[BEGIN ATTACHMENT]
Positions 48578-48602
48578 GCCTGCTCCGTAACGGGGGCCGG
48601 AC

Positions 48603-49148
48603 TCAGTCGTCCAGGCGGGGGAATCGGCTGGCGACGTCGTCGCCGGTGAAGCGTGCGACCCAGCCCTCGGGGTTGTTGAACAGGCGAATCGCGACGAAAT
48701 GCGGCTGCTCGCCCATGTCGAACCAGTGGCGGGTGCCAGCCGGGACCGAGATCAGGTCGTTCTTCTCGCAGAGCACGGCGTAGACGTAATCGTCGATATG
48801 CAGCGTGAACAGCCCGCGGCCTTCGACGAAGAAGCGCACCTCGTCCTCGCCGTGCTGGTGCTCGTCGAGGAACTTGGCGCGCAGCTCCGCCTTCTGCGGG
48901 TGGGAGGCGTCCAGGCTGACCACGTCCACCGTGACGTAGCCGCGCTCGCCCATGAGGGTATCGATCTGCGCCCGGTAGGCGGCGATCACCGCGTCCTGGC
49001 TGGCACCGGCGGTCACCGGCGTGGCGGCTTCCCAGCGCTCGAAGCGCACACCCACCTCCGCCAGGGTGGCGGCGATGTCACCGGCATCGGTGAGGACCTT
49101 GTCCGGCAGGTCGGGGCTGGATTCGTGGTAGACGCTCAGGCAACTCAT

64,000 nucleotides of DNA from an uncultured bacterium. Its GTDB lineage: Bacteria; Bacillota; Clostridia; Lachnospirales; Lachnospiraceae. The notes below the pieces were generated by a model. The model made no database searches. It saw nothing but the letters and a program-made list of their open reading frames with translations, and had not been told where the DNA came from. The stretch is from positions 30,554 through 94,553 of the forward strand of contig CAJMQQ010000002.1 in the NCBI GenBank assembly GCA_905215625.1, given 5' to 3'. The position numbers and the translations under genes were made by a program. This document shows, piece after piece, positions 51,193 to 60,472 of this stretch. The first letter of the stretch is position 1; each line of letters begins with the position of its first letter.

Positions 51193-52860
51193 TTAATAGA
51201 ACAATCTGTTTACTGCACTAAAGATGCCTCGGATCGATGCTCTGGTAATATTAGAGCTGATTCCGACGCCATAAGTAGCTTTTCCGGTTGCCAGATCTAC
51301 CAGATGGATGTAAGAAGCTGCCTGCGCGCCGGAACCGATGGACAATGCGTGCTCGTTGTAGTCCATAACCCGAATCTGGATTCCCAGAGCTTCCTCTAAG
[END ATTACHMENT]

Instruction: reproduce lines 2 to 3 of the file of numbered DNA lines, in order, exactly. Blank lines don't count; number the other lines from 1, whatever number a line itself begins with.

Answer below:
48578 GCCTGCTCCGTAACGGGGGCCGG
48601 AC